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A CurtainUp Review
Yet thou dost look/Like Patience gazing on kings' graves and smiling/ Extremity out of act..— Pericles
The Cast (Photo Credit: Richard Termine)
Pericles, famously dubbed a "mouldy tale," has just been unmoulded by Rob Melrose's breezy production in the latest rendition of the Public Theater's Mobile Shakespeare Unit program. It lands at its Astor Place home for a brief sit-down run following its three-week community tour through the five boroughs. With a protean 8-member cast who perform this action-packed production in under two hours will likely appeal to all who like their Shakespeare with a splash of hip-hop and a strong beat.

If you think Pericles is a bit raw around the theatrical edges, well, just remember it was the Bard's first experiment with the romance genre. It might lack the polish of his later romances like The Winter'sTale and The Tempest but it's cut from the same dramatic cloth, including incredible coincidences and near supernatural events.

In a nutshell, it recounts the epic journey of Prince Pericles of Tyre, who travels from Antioch, to Tyre, to Tarsus, to Pentapolis, to Mytilene, and straight on to Ephesus. That's right— six geographic locales in the world of this play! And Pericles, like the Biblical Job, will experience a sea of troubles before his fortune changes.

It all begins when he solves the riddle of the killer king Antiochus and escapes sure death by fleeing his royal court. He later suffers the loss of wife and infant daughter, and sinks to utter despair, before finding regeneration through a series of miraculous events.

Although many a director steers clear of this play due to its sprawling story line and the daunting challenge of its multiple geographical settings, Melrose smooths over such difficulties by streamlining the narrative and relying on a young energetic cast and very resourceful creative team. They're not name stars but certainly deliver the Shakespearean goods and do an incredible job of insinuating themselves into the principals and the rest of the dramatis personae with quicksilver timing.

Wilson Chin's minimalist set relies more on the audience's imagination than on special effects or decor. In fact, the major props here include a wooden table on wheels, an antique-styled model ship, a huge sheet to simulate wind and waves, and a blue oriental rug. No fancy costumes but Moria Sine Clinton does wonders with acres of plain cloth that twists into turbans, classic flowing robes, and modern-styled suits to outfit the performers--and smartly fit the dramatic moment.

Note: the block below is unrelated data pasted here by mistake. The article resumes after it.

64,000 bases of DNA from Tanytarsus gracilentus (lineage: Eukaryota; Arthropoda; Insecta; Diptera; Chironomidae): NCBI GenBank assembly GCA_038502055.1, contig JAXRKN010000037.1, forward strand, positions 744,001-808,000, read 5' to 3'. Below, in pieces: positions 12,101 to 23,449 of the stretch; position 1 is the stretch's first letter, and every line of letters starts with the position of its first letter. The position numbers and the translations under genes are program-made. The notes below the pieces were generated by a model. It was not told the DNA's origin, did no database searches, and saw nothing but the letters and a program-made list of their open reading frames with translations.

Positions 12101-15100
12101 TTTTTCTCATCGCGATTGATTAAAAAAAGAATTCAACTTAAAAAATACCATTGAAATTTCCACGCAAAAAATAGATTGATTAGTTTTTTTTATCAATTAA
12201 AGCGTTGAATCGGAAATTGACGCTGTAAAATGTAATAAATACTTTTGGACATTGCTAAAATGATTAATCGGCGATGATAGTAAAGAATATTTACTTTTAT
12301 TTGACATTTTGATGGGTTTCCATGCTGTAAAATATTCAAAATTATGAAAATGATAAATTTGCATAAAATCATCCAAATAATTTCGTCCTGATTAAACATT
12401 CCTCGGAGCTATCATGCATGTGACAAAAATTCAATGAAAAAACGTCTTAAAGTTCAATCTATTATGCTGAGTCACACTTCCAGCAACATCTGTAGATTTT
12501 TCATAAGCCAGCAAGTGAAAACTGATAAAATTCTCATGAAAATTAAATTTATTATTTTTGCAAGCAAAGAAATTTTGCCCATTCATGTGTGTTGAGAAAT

A lot of post-modern movement and original music (composed by Michael Thurber) punctuates the scenes, with footstools serving as makeshift drums and the stage sometimes morphing into a disco dance floor. If you ever thought Shakespeare was a playwright forever stuck in the 17th century, this lively venture will change your mind and perhaps persuade you that the Bard isn't old hat.

The real value to visiting this Pericles is, however, to remember the roots and founding impulse of the Public Theater that dates back to 1957. Its visionary founder Joseph Papp deeply believed that Shakespeare belonged to the masses and created the Mobile Shakespeare Program that gradually evolved into the New York Shakespeare Festival and the Public Theater. This new offshoot, now celebrating its fourth anniversary, embodies Papp's mission for our new millennium. Perhaps it is best summed up in a poignant comment that was included in the program notes, gleaned from a letter written by an audience member at Riker's Island Women's Facility: "You brought light to a dark place."

Pericles by William Shakespeare
Directed by Rob Melrose<
Cast: Raffi Barsoumian (Pericles); Christopher Kelly (Lysimachus, and others); Ben Mehl (Boult, and others); Flor De Liz Perez (Marina, and others); Amanda Quaid (Dionyza, and others); David Ryan Smith (Antiochus, and others); Tiffany Rachelle Stewart (Thaisa, and others); and J.D. Webster (Helicanus, and others).
Sets: Wilson Chin
Costumes: Moria Sine Clinton
Composer: Michael Thurber
Movement: Christopher Windom
Production Stage Manager
Kristen Gibbs
Stage Manager: Howard Tilkin
The Public Theater (at the Shiva Theater) at 425 Lafayette Street. Tickets: $20. 212-967-7555 or
From 11/11/14; opening 11/18/14; closing 11/30/14.
Mondays through Fridays at 7:00 p.m. and Saturdays and Sundays at 2:00 p.m. and 7:00 p.m. (There is no performance on Tuesday, November 18 and Thursday, November 27).
Running time: Approximately 100 minutes with no intermission
Reviewed by Deirdre Donovan based on press performance (matinee) of 11/15/14.
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